We are then introduced to our main character Ao (get it?). We get an establishing shot of a Japanese island at midday and follow Ao as he flies around it in a hovercraft called an FP. After traveling, Ao lands on a beach, gets a short, unheard phone call from a girl named Naru, and promptly gets back into his FP. He turns its key and we cut to the episode’s title card: Episode: 01 deep blue, Born Slippy (if keeping up with previous traditions, the title is most likely a reference to a song title).
After the title card, we see that time has passed. It is late afternoon now and Naru is in the back seat of Ao’s vehicle. While here, we learn two components of her life. One, she has had a dream about the world changing soon, though for better or for worse, she can’t tell. This is a manifestation of Naru’s latent spiritual powers. The second component is that she is ill. After her dream announcement, she apologizes and we see her administering some sort of medication via inhaler. Ao is concerned for her safety while Naru writes it off, asking herself if her body could be anymore inconvenient.
Her dream has prompted her to rescue her pet sloth Noah, who has just recently begun living wild in a forest (a Japanese sloth?). To save him from her prophesied “change,” she has enlisted Ao and his transportation. It is now night time, and while searching for the sloth, Ao complains that it is silly for Naru to relocate Noah. Naru responds by saying that Noah is alone, with no friends and family, something that Ao can relate to. This angers Ao, who had been holding her hand prior to this statement. This is the first instance of Ao getting visibly upset at being reminded that is he has no family on the island. He is foreign. He will get flak for this later in the episode, and surely later in the series. The tension between Naru and Ao is relieved immediately when they discover Noah in some overhead branches.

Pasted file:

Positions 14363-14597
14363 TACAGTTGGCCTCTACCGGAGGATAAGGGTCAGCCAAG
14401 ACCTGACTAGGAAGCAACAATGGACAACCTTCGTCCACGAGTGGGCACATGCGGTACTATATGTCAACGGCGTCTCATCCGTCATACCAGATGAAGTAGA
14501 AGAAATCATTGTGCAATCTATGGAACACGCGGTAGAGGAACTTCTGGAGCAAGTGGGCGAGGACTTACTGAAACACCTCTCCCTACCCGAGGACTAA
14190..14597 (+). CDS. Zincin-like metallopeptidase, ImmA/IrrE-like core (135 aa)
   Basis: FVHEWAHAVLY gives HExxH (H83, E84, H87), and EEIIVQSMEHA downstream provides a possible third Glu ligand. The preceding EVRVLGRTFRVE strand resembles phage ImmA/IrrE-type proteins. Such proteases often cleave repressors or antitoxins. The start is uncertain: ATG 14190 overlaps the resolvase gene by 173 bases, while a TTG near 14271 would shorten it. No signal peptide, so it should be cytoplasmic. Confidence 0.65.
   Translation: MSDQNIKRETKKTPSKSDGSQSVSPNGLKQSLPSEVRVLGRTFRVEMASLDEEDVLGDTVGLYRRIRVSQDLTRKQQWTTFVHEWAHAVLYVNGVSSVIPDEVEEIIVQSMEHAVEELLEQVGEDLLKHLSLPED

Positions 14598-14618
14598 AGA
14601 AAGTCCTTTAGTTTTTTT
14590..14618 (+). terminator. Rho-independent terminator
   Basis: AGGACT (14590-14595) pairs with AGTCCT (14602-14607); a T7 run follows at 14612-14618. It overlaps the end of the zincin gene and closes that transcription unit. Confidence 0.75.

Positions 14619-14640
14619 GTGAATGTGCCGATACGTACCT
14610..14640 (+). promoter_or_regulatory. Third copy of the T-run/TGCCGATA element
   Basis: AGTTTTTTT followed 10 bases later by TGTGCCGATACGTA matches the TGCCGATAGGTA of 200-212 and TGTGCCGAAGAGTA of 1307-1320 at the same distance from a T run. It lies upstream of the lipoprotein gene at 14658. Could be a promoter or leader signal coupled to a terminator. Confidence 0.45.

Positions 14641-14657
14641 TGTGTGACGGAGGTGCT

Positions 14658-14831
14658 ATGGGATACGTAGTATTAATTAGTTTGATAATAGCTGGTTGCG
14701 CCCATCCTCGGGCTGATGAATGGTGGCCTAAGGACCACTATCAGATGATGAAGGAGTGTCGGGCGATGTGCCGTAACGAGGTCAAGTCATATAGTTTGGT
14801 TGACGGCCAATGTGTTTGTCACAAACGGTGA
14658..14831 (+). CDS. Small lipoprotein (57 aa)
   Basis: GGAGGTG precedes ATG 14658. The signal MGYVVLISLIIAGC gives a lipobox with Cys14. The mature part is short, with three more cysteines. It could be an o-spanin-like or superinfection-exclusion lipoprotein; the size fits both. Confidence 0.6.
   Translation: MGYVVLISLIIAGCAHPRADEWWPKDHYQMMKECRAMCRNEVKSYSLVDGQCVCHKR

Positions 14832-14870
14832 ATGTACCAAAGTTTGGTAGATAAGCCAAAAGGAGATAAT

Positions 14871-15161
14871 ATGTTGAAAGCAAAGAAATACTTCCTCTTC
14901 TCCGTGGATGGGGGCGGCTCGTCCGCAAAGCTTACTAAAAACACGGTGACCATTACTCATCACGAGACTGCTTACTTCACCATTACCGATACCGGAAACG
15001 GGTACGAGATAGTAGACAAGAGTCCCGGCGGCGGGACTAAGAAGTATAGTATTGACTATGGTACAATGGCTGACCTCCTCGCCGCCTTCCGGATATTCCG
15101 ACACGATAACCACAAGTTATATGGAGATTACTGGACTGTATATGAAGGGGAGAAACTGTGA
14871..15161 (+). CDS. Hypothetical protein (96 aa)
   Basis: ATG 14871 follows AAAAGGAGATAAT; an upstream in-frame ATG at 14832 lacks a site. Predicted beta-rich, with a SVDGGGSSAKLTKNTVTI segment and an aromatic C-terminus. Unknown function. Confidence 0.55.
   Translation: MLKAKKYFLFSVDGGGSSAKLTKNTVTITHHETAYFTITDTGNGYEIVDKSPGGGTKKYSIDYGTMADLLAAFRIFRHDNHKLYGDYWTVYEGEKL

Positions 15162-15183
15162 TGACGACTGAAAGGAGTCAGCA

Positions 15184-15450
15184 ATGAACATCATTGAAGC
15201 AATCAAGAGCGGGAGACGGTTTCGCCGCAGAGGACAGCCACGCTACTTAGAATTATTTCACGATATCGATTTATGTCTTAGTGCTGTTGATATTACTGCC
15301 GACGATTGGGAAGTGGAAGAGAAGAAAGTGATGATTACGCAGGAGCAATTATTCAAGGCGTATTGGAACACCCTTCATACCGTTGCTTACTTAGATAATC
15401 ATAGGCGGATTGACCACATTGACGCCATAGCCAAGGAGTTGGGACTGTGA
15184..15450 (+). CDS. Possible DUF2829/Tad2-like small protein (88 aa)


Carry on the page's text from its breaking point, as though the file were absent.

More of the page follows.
Prior to picking up Naru, Ao had been poaching “sea mangoes” for a Mr. Wong. Now with Noah recovered, Ao can continue with his job. Leaving Naru to wait in his FP, Ao walks back to the beach.
PoP: I think this is a good enough time as any to compare Ao with Renton. Renton is introduced to us both internally and externally. We know from the first episode that Renton keeps an internal monologue addressed to his sister. Most of this monologue pertains to how his life “sucks.” This is further reinforced externally by showing his ref board vendor leaving town, his isolation from his fellow school children, his grades failing, his grandfather’s disappointment in him and his lifting spot being demolished. Renton believes he has potential be great, but shows little aptitude for it. All these events play out with his monologue constantly reinforcing that he believes his life sucks over and over again. We are not privy to Ao’s thoughts in AO, and instead must judge him by his actions, and I believe this episode is much stronger for it. Ao isn’t initially whiny or pathetic like Renton. He’s a dedicated worker and a reliable friend, as shown by his immediate willingness to turn around to help Naru and his need to complete his job for Mr. Wong. He also has some anger, as seen by his reaction every time he is referred to as a foreigner. Unlike Renton, Ao has a close friend at the beginning of the series, but both Renton and Ao are isolated from their peers. Renton is isolated because he doesn’t measure up to his famous father. Ao is isolated because he is not natively from the island.